Memphis in Shelby County, Tennessee — The American South (East South Central)
Nathan Bedford Forrest
MDCCCXXI - MDCCCLXVII
Virginia Frazer Boyle
1861 - 1865
Location. 35° 8.351′ N, 90° 2.089′ W. Marker is in Memphis, Tennessee, in Shelby County. Marker is on Union Avenue (U.S. 51) west of Dunlap Street, on the right when traveling west. Touch for map. Located in Forrest Park is between Madison & Union Ave. and cross streets of Dunlap & Manassas Street. Marker is at or near this postal address: 799 Madison Ave., Memphis TN 38103, United States of America.
Other nearby markers. At least 8 other markers are within walking distance of this marker. Nathan Bedford Forrest III, Airman (within shouting distance of this marker); N. B. Forrest Camp 215 Sons of Confederate Veterans (within shouting distance of this marker); Memphis City Hospital (about 500 feet away, measured Benjamin Franklin Booth (about 800 feet away); Elvis Presley and Sun Records / Sun Records (approx. 0.2 miles away); Lowenstein Mansion (approx. ¼ mile away); The First Railroad in West Tennessee (approx. 0.3 miles away); The Commercial Appeal / Publishing Locations (approx. 0.4 miles away). Touch for a list and map of all markers in Memphis.
Also see . . .
1. A Confederate General’s Final Stand Divides Memphis. The Memphis City Council is in the process of voting to remove the statue of Forrest from this site where it was placed by private individuals. Forrest and his wife are buried under the statue. The Council has voted to move their remains and re-inter them in their original graves which remain empty. The disposition of the statue has not yet been decided. Forrest was called a brilliant military leader but made his fortune buying and selling humans in his slave trade. Most cannot forgive this and disagree with memorializing him in a public park in a city where more than half of the population are descendants of the people that he bought and sold. (Submitted on July 22, 2015, by Steve Masler of Memphis, Tennessee.)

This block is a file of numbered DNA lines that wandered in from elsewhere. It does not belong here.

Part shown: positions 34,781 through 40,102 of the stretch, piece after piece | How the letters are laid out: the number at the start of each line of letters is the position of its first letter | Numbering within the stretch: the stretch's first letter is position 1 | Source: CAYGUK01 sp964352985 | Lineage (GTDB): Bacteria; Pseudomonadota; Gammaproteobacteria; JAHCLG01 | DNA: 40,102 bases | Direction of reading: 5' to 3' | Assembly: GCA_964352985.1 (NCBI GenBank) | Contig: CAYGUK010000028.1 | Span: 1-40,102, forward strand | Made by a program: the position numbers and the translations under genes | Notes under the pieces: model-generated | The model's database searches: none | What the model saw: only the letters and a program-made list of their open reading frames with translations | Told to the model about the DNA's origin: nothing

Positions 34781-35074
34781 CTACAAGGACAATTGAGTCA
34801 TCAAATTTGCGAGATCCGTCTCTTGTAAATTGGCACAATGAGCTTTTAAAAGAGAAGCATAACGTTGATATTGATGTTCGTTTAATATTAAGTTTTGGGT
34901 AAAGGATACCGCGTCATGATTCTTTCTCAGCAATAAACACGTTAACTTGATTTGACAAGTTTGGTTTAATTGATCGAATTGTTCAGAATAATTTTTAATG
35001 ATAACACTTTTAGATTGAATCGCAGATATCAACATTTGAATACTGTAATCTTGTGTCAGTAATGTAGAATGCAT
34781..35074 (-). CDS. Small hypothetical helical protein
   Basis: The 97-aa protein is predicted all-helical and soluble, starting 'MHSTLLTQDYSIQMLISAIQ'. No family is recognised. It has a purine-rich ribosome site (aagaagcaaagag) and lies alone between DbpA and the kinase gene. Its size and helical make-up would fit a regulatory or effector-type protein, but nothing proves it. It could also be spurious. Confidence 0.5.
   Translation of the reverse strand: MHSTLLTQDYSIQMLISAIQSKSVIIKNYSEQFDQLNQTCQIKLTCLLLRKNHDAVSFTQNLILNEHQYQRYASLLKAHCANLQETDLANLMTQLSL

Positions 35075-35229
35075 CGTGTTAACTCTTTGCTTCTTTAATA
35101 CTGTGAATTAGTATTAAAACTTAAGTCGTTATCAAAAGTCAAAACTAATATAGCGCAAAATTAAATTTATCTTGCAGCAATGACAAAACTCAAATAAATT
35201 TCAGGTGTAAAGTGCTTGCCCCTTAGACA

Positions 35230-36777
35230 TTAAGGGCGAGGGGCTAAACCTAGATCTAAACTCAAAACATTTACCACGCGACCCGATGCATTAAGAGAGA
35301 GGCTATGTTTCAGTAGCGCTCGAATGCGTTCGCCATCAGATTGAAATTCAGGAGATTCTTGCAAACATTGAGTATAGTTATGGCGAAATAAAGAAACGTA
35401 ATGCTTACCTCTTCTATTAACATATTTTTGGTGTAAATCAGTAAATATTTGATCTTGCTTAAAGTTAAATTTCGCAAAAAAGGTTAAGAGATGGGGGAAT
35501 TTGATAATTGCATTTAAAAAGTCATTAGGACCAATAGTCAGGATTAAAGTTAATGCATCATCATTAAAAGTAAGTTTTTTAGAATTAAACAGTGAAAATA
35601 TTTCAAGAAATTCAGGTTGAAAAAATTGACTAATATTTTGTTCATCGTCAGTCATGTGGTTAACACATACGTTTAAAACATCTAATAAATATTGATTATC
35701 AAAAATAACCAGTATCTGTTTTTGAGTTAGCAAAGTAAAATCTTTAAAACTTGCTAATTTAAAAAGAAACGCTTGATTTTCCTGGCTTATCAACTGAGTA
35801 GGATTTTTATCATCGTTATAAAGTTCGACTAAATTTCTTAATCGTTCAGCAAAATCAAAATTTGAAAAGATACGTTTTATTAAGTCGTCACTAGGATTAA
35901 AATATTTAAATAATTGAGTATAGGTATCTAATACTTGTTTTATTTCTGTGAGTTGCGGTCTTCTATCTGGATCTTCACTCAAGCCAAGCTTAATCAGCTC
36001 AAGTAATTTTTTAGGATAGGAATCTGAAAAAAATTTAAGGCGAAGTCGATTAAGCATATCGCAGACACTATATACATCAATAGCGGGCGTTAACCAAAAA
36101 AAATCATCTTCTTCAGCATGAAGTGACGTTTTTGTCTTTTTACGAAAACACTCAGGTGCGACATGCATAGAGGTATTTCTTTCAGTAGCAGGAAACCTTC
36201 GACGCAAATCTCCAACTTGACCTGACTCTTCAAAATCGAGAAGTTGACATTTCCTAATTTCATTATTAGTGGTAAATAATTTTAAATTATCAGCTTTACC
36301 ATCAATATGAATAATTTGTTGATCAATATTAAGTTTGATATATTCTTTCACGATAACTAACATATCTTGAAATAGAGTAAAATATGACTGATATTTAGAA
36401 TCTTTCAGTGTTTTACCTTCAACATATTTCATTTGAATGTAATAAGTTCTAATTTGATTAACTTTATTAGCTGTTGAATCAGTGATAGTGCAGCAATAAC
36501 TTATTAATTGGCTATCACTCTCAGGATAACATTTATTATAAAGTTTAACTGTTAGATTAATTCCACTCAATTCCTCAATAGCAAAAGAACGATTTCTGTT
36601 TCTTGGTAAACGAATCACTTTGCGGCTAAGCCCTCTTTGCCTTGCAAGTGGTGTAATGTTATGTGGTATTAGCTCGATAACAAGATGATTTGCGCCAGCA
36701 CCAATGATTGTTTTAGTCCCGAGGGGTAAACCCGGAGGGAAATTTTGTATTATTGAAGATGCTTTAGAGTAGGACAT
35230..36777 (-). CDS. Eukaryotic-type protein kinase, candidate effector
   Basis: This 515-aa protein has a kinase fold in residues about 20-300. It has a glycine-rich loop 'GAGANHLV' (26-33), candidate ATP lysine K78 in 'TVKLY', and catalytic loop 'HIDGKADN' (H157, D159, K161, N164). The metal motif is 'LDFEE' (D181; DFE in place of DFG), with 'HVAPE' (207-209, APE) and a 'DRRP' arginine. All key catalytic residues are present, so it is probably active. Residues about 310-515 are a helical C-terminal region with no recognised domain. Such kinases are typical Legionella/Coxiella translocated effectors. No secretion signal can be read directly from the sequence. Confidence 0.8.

2. Nathan Bedford Forrest statue vandalized with ‘Black Lives Matter’ (Submitted on August 19, 2015.)
3. Memphis City Council votes 11-1 to remove Confederate statue from park. (Submitted on August 19, 2015.)
Categories. • War, US Civil •
Credits. This page was last revised on June 16, 2016. This page originally submitted on January 11, 2012, by Ken Smith of Milan, Tennessee. This page has been viewed 815 times since then and 28 times this year. Photos: 1, 2, 3, 4, 5, 6, 7. submitted on January 11, 2012, by Ken Smith of Milan, Tennessee. 8, 9. submitted on January 12, 2012, by Ken Smith of Milan, Tennessee. • Craig Swain was the editor who published this page.